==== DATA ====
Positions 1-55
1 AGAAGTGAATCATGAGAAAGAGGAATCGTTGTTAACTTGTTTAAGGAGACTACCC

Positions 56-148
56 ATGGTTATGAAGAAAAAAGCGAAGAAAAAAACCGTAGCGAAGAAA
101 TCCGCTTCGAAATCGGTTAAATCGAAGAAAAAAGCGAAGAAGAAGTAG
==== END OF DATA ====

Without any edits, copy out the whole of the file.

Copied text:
Positions 1-55
1 AGAAGTGAATCATGAGAAAGAGGAATCGTTGTTAACTTGTTTAAGGAGACTACCC

Positions 56-148
56 ATGGTTATGAAGAAAAAAGCGAAGAAAAAAACCGTAGCGAAGAAA
101 TCCGCTTCGAAATCGGTTAAATCGAAGAAAAAAGCGAAGAAGAAGTAG